Bhamdoun, is a town in Lebanon 23 kilometers from Beirut on the main road that leads to Damascus and in the suburbs of the main tourist city of Aley, lying at an altitude of 1,150 meters above the Lamartine valley. Two separate villages compose Bhamdoun-el-mhatta and Bhamdoun-el-day ` aa. A railroad used to link Bhamdoun to Beirut with the train station being a prominent feature of the town for many years; the station and railroad were abandoned when cars became more popular. The population is Orthodox Christian. Before the Lebanese civil war, Bhamdoun was one of Lebanon's most renowned and favorite summer resorts. Today, the town has regained some of its past tourism industry as most of its hotels and entertainment centers have been renovated or rebuilt. Tourists from Kuwait and the Persian Gulf region spend their summer vacation in Bhamdoun. Kuwaiti citizens own more than 30% of the properties in Bhamdoun Station since the 1950s. A branch of Kuwait airways and the National bank of kuwait reopened in 2001.

Bhamdoun has seven churches, two mosques built by Kuwaitis, the Bhamdoun synagogue. There are four Greek Orthodox churches, three Maronite, one Protestant but was not reconstructed after the war. Most of the population is Christian, whereas the Muslim population is Druze with a Sunni Muslim minority; the Bhamdoun synagogue, built in 1910, was one of three grand synagogues in Lebanon. It was abandoned shortly before the civil war which started in 1975, but the shell of the structure still stands. In 2000, a winery called, it began producing wine in 2003. The "Renaissance 2003" blend that it produced won the International Spirits and Wine Competition's Gold Medal Best in Class award in 2005; the town contains the Safir Hotel, Four Points Hotel by Sheraton, Carlton Hotel, Alsheikh Hotel and many others. Families who have roots in Bhamdoun are: Khairallah Abdel Nour Haddad Abou Rjeili Aboukhaled Haber Jabbour Azo Nehme Matta Moujaes Salibi Tabet Bou Mansour Nasrallah Khalil Raad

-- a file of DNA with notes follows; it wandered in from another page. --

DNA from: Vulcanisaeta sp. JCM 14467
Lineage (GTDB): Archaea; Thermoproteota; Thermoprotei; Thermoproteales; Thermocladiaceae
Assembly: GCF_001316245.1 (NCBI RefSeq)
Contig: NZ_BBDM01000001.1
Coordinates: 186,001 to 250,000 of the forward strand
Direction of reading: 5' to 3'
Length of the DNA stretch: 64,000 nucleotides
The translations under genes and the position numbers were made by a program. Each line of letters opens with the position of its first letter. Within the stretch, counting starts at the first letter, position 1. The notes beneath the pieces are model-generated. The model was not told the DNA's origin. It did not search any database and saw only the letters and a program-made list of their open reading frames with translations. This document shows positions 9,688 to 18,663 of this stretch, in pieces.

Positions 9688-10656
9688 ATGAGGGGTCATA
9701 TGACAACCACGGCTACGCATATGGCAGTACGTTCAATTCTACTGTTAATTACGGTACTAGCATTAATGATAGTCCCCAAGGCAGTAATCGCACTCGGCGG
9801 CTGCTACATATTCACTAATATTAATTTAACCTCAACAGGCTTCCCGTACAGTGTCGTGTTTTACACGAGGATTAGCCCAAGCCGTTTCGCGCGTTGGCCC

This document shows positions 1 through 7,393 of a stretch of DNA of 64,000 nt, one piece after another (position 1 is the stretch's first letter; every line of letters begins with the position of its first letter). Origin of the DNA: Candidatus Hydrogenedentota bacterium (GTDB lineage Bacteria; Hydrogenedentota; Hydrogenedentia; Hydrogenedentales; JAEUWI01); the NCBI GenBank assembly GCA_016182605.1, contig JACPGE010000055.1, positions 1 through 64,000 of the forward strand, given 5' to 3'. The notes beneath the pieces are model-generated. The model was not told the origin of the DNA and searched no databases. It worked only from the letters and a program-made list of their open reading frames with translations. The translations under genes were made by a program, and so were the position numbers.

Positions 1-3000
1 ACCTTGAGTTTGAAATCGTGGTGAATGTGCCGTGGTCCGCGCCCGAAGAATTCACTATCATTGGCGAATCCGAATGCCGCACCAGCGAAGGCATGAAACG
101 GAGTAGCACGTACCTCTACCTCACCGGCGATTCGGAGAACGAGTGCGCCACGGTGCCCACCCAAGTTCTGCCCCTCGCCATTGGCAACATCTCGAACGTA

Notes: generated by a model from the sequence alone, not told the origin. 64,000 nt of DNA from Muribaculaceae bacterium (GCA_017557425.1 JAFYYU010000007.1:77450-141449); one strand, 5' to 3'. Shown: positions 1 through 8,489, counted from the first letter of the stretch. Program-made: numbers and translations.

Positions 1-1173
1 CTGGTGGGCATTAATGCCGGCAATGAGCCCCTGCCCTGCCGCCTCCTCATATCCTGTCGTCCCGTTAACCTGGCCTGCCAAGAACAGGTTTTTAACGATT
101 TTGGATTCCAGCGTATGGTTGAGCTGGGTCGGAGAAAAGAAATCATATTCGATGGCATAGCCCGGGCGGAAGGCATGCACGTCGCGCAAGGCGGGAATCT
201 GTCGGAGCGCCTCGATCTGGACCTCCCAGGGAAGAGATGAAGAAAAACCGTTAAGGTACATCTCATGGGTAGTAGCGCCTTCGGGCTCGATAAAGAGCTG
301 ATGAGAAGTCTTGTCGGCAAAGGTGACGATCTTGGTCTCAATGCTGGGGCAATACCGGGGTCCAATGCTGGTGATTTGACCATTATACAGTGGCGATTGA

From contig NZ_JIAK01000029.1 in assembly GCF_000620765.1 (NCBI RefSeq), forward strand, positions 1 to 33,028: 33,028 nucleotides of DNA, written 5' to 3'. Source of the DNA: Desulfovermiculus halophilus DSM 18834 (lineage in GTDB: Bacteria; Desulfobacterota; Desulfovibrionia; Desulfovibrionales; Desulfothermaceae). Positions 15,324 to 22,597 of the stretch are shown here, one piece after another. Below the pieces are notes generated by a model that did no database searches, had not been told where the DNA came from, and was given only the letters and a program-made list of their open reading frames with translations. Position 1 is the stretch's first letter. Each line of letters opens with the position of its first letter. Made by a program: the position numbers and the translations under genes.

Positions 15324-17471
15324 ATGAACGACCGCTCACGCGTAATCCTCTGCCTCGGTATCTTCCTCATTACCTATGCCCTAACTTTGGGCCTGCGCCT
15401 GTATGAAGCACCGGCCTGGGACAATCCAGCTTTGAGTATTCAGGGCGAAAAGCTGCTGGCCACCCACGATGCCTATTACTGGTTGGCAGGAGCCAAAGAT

Murgleys, or Murgleis is the sword of Ganelon, a traitorous French count and nemesis to the titular hero of the epic La chanson de Roland. According to the French version, its "gold pommel" held some kind of a "holy relic". In the Middle High German adaptation the sword is called Mulagir, touted to be the "best seax in all of France", described as having a carbuncle shining on its pommel, forged by a smith named Madelger in Regensburg. Dorothy L. Sayers, a translator of The Song of Roland suggests the sword means "Death brand". Belgian scholar Rita Lejeune gave the meaning "Moorish sword," but Arabist James A. Bellamy proposed the Arabic etymology māriq ʾalyas meaning "valiant piercer". At least three swords bearing the similar name Murglaie occur in other chansons de geste. Murglaie - sword of Elias, the Swan Knight of the Crusades cycle, Murglaie - sword of Cornumarant, the Saracen king of Jerusalem, taken by Baudouin de Syrie Murglaie - sword of Boeve de Haumtone. Note that "Morglay" has been given the etymology morte "death" + "glaive" coinciding with the conjectural meaning of "Death brand" for Ganelon's sword, proposed by Sayers